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Mass map

Astronomers using the Hubble Space Telescope have mapped the mass within a galaxy cluster more precisely than ever before

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Seeing a halo

Hubble reveals an unexpected size and shape to the halo of Centaurus A

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Uwingu Mars

Name a crater ... make an impact!

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Get started in the hobby!

Find your way around the night sky with our new app!

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Summer shower

The Southern Delta Aquariid meteor shower sparkles in late July

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Surprising shape

Nucleus of Rosetta target consists of two separate parts

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Starmus 2014 Rocks Astronomy!

Join astronomy’s greatest minds in the Canary Islands, September 22–27, 2014. New speakers continue to be announced!

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Why Join?

Get more from Astronomy.com!

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Reliving Apollo 11

EXCLUSIVE! How one small step became a giant leap

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Astronomy on DVD

Explore Astronomy magazine on DVD!

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3-D outburst

The first high-res model of the expanding cloud from Eta Carinae

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GET IT NOW!

Astronomy is available on the App Store!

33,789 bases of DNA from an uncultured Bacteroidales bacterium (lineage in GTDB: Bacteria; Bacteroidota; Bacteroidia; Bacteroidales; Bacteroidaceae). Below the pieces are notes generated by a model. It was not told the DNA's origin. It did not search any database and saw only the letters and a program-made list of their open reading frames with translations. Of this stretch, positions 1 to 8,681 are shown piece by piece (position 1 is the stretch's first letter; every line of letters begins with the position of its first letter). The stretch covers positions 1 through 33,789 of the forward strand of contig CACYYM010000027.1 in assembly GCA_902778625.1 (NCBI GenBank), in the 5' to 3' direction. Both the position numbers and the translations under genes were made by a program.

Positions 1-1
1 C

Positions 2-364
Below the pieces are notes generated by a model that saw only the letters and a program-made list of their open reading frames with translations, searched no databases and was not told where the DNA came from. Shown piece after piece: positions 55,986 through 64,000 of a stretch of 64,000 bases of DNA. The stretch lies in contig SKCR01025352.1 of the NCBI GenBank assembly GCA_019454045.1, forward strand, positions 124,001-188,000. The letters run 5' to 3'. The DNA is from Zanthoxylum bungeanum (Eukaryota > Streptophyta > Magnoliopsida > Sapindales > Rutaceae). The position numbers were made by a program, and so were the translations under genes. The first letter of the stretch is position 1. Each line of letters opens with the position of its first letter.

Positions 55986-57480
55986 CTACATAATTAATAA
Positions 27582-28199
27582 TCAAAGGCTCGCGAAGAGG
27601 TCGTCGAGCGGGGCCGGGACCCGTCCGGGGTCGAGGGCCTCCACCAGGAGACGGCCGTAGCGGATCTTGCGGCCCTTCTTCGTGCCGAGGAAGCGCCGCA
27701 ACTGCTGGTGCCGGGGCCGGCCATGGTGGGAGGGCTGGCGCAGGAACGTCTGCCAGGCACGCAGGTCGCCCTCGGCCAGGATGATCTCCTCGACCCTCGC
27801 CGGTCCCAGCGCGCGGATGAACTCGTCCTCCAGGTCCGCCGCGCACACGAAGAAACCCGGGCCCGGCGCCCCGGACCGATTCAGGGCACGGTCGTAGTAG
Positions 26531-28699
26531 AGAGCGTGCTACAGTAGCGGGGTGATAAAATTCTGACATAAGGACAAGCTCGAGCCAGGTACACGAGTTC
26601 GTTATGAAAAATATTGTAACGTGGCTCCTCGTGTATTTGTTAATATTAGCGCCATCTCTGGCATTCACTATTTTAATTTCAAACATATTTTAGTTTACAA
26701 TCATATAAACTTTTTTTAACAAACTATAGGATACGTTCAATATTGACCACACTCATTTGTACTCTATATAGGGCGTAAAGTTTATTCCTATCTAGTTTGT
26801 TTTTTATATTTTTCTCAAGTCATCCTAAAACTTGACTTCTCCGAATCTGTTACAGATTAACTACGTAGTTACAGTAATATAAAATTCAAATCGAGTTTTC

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A must-have app!

Put the universe at your fingertips

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Black hole fireworks

Jets from M106's black hole reduce the available gas for star formation

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Faroe Islands Eclipse

Join Astronomy magazine and MWT Associates, Inc., March 14–23, 2015, as they take in totality from these unspoiled North Atlantic islands. Learn more »

Mass map

Astronomers using the Hubble Space Telescope have mapped the mass within a galaxy cluster more precisely than ever before

Learn more »

PICTURE OF THE DAYsee all »

A celestial joke

An elephant, a bat and a squid walked into a bar … This image shows the newly discovered “squid,” now known as OU4, a fragile blue object embedded in the red “bat” (Sharpless 2–129) at lower right. The elephant is above as IC 1396. The squid was discovered in May 2011 by amateur astronomer Nicolas Outters, and although not fully understood, it appears to be a giant, dim planetary nebula. (Canon 135mm f/2 lens set to f/2.5, FLI ML-8300 CCD camera, Hydrogen-alpha/Oxygen-III/RGB image with exposures of 210, 240, 60, 60, and 80 minutes, respectively)
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